October 10, 2008

A Tale of Two Graduates

By Myra Saturen, Northampton Community College

Talk about serendipity! Or call it two people with one mission finding each other. The two, both recent college graduates, were able to connect to fulfill their mission of helping others through their involvement in the service-learning program at Northampton Community College (NCC) in Bethlehem, Pennsylvania.

Eunice Juma came to Bethlehem from her native Kenya, where she had worked as an administrator in a home-based health care service for people with HIV and AIDS. Her quest to help people led her to enroll two years later in the social work program at NCC.

Juma chose to apply her devotion to service through the service-learning option in a course on local and state government. She was assigned to the Salvation Army of Bethlehem, an agency that helps people secure food, clothing, and job information. “Service-learning opened my eyes to how people suffer in America,” she says, adding that it also taught her ways of helping people in a social service environment.

Juma’s experience at the Salvation Army had another important outcome: shortly after receiving her associate degree in 2006, Juma became the agency’s assistant director. The following year she was promoted to director of social services and the agency’s Learning Zone.

Juma’s many responsibilities included the after-school program for young people. Seeking to combine her interests in health care and service, she thought: wouldn’t it be wonderful to have cooking classes for children and teens, aimed at preparing nutritional meals on a budget? Seeking a volunteer cooking teacher, she called NCC Service-Learning Administrator Debra Bohr. Bohr contacted Scott Kalamar, an associate professor of culinary arts.

As luck would have it, just a few weeks later Kalamar received another phone call, from former student Renee D’Almeida. D’Almeida had graduated from NCC’s culinary arts program, where she had earned an associates degree while working part-time and taking care of her three children. At the college, she found instructors who were “inspiring, encouraging, generous, and helpful.”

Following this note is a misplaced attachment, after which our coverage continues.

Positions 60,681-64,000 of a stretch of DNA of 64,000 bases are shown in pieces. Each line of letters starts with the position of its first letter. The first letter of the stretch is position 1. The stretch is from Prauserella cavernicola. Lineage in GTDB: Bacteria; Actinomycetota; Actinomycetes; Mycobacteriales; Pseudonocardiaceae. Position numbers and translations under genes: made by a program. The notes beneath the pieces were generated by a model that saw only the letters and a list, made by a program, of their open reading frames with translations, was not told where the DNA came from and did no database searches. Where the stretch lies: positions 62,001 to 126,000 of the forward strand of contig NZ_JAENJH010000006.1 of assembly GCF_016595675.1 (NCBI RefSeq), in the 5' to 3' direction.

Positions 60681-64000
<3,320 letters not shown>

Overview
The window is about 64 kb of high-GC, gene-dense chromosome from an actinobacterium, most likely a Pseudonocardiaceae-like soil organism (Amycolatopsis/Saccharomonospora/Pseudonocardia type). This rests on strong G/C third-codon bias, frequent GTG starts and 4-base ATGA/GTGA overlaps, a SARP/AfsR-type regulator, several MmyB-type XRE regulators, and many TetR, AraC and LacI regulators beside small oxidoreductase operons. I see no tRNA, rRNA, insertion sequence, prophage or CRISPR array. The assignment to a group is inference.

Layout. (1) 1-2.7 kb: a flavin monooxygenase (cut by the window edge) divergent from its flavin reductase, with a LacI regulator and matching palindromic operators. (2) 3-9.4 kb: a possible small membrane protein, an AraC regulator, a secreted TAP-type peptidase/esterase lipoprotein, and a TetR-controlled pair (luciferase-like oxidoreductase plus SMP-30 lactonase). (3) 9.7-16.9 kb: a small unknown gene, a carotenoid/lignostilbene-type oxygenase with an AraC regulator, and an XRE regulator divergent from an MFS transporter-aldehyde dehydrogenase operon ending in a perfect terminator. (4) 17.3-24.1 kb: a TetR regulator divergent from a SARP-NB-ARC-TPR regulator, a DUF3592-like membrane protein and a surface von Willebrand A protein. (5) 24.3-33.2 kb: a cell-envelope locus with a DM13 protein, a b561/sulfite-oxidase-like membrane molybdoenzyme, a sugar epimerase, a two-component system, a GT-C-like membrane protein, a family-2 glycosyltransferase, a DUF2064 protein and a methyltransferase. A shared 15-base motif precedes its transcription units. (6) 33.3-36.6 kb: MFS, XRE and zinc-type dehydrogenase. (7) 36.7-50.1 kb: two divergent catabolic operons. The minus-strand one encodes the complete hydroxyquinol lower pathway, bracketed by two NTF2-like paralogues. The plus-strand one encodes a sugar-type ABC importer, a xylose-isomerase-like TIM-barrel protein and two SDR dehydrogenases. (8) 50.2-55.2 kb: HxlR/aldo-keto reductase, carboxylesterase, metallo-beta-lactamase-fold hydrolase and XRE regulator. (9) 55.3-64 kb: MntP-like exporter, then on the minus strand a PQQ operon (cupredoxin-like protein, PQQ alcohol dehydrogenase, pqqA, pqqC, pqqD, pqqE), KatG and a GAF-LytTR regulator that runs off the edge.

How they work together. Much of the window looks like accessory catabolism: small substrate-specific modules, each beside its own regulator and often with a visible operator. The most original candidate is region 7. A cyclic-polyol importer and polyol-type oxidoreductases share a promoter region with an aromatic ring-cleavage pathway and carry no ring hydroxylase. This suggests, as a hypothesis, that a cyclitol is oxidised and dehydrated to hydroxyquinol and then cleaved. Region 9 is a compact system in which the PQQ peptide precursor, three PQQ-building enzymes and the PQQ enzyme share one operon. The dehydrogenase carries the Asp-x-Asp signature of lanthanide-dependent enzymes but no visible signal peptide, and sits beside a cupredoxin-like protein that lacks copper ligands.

After graduating, D’Almeida had gone on to work for the catering department of Lafayette College. A passionate volunteer, D’Almeida remembered the support she received at NCC and wanted to give back. Seeking to volunteer somewhere as a cook, she called Scott Kalamar, and through him reached Eunice Juma. Before long, the women were planning cooking classes for children ages 8–16, to be taught by D’Almeida. They created classes with an element of improvisation, encouraging the youngsters to venture into cabinets and create dishes with whatever they found there. Their plans also included involving the children’s parents so they can learn along with their children.

While Juma and D’Almeida collaborate at the Salvation Army, they are each pursuing additional goals. Juma is continuing her education as a health education major at East Stroudsburg University. Ultimately, she would like to return to Kenya and resume her work with AIDS patients. D’Almeida hopes to supplement her interest in nutrition with a nursing degree. She wants to help women who are getting on their feet learn to cook healthful and inexpensive meals. For now, both are happy to be working on a project dear to their hearts.

No comments: